An Invisible Grief

I lay on my side facing him, my head propped on one elbow, my other forearm extended on the sheets between us. He smiled at me, then looked down and passed one finger lightly over my forearm, near the top crease of my wrist bone. He traced two small, faint scars nestled there, little pale parentheses cradling a minor vein. He looked up at me, knit his brows.

“I made them once,” I admitted. “It wasn’t such a big deal. It wasn’t dangerous or anything.” Toru nodded wordlessly, conceding that they were nowhere near the underside of my wrist, where tender skin separated artery from air.
These were marks made during a particularly confused period of adolescence when I had wanted not so much to destroy myself as render tangible an invisible grief so it might begin somehow to dislodge and recede.

-Passage from The Good Shufu: Finding Love, Self, and Home on the Far Side of the World by Tracy Slater


Teach me the stars and I will show you the ocean

Our lives are filled with moments. Snapshots of the mind in a single frame of time that you can revisit whenever the inkling hits you. These moments are important, they are everything we are or have been; the lachrymose, the lucid, the precious, the egregious glimpses of our lives as a whole. As I have gotten older, I’ve begun to realize how cruicial the patches of your life are. As a child, unknowing to me, I had already dug into dissociative tendancies that would change my life all together. This year, 2016, has been arduous. I finally succumbed to my desperate need to see a counselor. I believed all along that the hardest part of starting my own healing process would be finally taking the initiative to make an appointment. To my surprise, working with her these past few months has been one of the most trying experiences of my life. As I dig up the horrible cumbrous roots of my past simultaneously I’ve noticed a sheer force strike up within me and grow; as if it were a sproutling piercing the earth’s crust for the first time to breathe.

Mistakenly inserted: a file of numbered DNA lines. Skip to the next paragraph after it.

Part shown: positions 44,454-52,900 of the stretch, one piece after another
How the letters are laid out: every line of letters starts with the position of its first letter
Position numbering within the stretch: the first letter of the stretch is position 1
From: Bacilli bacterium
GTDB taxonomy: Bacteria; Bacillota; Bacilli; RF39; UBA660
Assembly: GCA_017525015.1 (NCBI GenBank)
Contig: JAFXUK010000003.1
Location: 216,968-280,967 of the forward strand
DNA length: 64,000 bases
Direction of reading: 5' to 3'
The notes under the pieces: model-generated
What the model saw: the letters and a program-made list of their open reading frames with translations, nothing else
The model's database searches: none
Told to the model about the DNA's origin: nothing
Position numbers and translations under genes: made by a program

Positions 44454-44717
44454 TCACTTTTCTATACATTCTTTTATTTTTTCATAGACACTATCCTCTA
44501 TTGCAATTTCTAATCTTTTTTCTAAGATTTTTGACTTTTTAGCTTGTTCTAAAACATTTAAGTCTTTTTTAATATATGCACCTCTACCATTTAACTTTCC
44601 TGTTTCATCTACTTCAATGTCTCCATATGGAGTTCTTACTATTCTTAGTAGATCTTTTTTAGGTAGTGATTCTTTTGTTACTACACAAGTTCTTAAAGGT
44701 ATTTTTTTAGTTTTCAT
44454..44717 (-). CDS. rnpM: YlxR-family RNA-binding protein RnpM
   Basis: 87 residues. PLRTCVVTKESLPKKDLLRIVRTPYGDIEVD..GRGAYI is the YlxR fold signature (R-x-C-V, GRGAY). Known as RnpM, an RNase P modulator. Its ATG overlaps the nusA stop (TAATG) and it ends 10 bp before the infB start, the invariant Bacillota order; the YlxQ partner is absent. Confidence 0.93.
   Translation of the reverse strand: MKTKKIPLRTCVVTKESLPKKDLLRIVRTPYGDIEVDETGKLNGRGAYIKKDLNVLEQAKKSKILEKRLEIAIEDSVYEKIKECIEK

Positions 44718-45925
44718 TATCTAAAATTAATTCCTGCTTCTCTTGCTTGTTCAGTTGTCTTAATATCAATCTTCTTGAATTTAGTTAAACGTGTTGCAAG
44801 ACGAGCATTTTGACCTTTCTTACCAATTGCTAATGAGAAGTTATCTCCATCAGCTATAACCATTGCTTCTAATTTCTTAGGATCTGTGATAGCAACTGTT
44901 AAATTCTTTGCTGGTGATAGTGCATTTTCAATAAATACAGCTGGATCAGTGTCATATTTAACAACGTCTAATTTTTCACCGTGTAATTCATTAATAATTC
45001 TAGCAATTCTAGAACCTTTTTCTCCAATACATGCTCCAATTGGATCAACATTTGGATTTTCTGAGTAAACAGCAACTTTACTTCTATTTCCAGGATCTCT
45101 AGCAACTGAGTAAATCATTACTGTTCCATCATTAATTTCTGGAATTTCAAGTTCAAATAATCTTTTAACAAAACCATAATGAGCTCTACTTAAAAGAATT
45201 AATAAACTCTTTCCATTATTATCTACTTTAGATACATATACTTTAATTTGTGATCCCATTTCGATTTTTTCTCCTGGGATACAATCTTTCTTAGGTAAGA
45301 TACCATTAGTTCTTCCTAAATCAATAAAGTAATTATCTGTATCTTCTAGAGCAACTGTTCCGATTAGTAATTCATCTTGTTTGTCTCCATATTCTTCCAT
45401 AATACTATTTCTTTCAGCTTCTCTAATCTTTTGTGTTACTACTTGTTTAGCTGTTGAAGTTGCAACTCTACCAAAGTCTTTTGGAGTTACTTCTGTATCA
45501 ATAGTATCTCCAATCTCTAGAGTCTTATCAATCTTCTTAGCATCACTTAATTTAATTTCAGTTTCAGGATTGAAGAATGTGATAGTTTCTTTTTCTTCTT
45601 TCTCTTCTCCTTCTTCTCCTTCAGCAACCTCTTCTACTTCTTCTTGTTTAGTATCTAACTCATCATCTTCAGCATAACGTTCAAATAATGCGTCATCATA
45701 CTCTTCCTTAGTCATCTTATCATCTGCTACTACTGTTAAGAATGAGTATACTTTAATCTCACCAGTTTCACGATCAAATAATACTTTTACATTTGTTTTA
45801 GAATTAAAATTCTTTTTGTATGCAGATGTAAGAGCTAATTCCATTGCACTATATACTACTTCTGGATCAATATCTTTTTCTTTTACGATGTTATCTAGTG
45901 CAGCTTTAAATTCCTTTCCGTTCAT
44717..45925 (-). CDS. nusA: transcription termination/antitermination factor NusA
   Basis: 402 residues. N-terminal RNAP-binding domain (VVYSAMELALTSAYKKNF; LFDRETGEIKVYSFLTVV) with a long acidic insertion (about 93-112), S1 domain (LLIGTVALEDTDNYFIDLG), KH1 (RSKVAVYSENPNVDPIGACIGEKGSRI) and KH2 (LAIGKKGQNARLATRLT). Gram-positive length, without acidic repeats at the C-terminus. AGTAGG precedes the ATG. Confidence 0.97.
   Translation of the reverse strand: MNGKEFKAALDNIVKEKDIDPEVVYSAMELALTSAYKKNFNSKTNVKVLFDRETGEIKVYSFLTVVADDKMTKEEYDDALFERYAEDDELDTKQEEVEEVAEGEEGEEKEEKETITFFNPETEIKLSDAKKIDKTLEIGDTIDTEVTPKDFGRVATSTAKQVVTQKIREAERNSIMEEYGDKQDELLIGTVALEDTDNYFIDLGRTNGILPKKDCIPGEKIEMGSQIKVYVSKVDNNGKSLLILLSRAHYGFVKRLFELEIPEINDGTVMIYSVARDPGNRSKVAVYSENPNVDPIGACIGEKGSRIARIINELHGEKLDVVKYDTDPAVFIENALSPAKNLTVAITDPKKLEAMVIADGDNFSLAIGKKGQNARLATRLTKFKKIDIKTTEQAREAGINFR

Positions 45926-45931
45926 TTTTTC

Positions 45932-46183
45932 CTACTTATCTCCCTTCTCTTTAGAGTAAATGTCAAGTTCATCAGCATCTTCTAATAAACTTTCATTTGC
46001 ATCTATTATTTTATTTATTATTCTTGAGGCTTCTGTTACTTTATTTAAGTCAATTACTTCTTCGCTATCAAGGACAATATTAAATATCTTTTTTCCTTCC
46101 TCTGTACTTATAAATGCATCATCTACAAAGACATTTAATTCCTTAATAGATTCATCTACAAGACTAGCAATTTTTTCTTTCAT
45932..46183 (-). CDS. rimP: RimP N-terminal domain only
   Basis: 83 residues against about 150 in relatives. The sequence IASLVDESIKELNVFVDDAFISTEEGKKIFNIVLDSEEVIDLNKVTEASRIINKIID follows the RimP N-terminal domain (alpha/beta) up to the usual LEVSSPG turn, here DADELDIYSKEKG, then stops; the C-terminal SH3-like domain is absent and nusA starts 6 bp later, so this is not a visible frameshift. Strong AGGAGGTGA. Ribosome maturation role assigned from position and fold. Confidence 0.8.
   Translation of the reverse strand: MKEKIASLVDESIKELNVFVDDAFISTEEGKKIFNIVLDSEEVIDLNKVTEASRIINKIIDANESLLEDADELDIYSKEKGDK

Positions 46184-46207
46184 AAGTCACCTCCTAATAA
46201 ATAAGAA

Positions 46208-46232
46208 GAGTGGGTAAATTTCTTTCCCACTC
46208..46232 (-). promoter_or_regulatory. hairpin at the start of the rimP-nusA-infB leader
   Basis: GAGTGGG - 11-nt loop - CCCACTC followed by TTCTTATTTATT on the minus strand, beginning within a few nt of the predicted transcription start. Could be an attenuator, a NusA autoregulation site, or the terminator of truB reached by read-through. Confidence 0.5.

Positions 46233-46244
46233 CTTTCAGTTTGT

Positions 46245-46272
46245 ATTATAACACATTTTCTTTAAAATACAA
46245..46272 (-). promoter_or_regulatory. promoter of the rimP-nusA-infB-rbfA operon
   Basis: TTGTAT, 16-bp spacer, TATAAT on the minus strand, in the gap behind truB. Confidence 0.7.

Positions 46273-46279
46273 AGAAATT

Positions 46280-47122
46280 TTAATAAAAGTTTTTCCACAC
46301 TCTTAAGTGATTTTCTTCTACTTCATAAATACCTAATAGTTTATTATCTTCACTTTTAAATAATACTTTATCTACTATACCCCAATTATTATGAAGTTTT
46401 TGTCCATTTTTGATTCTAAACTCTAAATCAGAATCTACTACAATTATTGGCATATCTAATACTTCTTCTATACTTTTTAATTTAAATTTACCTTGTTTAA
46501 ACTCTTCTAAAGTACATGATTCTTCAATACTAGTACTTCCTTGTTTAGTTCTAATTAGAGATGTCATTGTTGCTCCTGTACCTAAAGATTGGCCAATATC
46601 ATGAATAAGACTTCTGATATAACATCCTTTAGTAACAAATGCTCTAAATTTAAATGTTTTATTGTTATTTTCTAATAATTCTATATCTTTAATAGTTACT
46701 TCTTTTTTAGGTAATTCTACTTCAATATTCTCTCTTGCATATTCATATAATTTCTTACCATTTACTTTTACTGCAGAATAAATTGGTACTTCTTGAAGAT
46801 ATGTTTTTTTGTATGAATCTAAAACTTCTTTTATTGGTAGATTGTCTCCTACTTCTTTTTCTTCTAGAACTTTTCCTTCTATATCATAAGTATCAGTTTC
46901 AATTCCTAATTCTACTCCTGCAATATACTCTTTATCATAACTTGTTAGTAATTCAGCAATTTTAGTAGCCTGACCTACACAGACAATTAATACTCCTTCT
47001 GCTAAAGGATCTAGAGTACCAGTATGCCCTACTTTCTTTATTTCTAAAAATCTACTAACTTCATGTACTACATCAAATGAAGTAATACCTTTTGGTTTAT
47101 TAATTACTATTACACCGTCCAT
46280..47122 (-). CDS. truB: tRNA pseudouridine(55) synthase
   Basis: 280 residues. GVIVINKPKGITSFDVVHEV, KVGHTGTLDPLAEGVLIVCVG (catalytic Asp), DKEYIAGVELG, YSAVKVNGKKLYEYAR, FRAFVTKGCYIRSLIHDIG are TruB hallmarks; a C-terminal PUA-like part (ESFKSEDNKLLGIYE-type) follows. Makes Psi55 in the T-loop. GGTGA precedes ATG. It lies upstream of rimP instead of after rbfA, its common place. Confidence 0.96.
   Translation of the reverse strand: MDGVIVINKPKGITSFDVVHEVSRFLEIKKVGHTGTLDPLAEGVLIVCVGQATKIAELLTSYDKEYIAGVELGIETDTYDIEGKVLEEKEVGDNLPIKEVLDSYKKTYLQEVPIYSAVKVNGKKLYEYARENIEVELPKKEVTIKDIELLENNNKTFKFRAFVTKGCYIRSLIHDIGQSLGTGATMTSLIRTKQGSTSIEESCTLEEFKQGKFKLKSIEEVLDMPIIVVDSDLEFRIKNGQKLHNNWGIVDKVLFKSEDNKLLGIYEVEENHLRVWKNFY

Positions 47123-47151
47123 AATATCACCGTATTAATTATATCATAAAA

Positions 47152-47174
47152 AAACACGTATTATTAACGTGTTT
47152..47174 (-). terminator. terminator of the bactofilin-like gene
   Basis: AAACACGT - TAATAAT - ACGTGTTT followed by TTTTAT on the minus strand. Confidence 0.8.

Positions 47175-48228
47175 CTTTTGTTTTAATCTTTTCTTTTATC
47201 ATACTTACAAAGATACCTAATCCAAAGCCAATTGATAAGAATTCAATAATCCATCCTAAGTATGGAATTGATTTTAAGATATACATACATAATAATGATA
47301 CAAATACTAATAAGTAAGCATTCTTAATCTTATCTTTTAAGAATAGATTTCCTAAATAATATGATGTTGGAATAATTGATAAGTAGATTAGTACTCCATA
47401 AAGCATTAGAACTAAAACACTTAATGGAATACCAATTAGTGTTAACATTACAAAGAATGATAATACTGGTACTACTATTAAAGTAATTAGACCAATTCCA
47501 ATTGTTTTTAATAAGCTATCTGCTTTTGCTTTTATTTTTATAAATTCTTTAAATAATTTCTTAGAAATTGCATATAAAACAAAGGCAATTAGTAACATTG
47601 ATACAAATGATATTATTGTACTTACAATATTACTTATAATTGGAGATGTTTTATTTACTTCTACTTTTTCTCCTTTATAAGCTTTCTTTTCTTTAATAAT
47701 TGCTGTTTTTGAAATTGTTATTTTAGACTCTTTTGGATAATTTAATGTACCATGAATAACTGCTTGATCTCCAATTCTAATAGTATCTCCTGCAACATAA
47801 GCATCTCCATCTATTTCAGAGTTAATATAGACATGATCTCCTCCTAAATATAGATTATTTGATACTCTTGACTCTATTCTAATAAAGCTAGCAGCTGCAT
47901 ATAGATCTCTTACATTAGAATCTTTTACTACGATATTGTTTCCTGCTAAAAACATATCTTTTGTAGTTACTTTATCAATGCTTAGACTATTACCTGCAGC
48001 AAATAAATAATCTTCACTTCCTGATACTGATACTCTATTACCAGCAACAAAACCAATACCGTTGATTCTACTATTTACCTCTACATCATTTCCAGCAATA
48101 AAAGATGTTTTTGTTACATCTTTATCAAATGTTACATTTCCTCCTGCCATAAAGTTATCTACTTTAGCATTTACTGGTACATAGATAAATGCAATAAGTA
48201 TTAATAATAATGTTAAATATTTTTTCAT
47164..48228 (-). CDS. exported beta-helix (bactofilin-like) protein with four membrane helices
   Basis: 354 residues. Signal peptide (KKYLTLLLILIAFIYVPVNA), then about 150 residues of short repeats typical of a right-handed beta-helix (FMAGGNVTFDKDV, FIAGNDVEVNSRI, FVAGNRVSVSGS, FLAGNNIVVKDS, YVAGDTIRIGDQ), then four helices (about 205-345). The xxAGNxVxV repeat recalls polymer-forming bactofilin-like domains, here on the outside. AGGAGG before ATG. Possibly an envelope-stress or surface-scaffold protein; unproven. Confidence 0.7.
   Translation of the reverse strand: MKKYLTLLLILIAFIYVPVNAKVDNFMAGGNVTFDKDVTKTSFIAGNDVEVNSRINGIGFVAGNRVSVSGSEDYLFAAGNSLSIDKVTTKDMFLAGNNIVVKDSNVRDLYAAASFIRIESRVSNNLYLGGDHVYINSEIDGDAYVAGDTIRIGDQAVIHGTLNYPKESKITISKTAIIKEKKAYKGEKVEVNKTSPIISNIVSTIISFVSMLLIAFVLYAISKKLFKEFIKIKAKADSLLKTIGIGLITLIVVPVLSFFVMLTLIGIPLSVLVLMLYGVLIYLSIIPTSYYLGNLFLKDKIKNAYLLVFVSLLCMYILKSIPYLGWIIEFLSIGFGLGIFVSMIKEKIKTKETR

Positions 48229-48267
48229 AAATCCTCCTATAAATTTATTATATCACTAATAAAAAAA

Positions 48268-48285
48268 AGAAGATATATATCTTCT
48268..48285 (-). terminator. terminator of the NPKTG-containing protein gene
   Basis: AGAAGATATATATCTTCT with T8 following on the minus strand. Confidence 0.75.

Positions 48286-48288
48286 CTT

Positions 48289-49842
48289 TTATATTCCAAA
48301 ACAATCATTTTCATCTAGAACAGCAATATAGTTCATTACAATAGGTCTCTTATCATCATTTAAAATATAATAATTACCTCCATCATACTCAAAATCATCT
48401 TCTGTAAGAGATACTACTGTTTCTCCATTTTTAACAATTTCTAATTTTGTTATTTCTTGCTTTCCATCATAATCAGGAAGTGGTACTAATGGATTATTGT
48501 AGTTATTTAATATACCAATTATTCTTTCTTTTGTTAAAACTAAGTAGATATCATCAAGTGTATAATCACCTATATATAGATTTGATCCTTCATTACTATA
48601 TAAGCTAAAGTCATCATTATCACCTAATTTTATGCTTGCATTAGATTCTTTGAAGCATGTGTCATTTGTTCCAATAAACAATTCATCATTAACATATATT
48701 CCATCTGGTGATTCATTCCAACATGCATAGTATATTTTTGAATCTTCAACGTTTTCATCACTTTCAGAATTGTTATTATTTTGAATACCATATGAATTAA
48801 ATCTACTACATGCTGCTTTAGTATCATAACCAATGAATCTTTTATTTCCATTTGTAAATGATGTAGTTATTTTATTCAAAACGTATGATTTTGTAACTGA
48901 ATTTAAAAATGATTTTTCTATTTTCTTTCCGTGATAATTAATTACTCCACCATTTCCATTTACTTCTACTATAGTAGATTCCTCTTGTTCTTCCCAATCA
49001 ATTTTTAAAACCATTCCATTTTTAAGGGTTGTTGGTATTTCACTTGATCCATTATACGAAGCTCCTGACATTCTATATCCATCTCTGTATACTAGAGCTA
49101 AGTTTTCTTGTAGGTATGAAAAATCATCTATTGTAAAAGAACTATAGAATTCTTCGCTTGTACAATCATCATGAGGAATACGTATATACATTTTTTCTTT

Since my childhood and adolescence were difficult my dissociative states and anxieties have made it difficult to recal large portions of my life. Giant gaps are missing from my memory reel. As much as it pains me to say, if you were to hold it up to the light most of the film would be blank reflecting heartbreakingly to me just how much of my life I have been absent from. Which is why holding onto memories now is so important to me. I cling to them pertinaciously because I’m scared if I don’t they will leave me and I’ll be dancing on an empty negative for the rest of my life.

So I’m going to hold onto the memories I’ve come across of late. I will remember what is was like to lie on the beach tracing out the lines that Saturn took to travel across the sky or the deep craters on the peel of the moon. And then how it felt to exchange your wisdom for that of my own as we splashed wildly in the night surf hoping to see the waters glow with illuminative microscopic life. Or what it was like to hear your breathing slow and grow steady as you peacefully fell asleep beside me. Or how much I loved the weight of your arms around me and the cool breeze of your breath on my neck. You are not afraid of the fragile glass bubble that I live behind and you are so strikingly gentle when it comes to my instabilities and failings. I think your kindness will forever be playing in my head and your silly demeanor as the early hours of the morning slipped by us. Because no matter where we go or what happens to us, in that moment I was human. A rare and beautiful human moment. And my brain still thundered with anxieties and my soul didn’t believe I deserved your touch. But I was there, and in all of it, I was the person you decided to share it with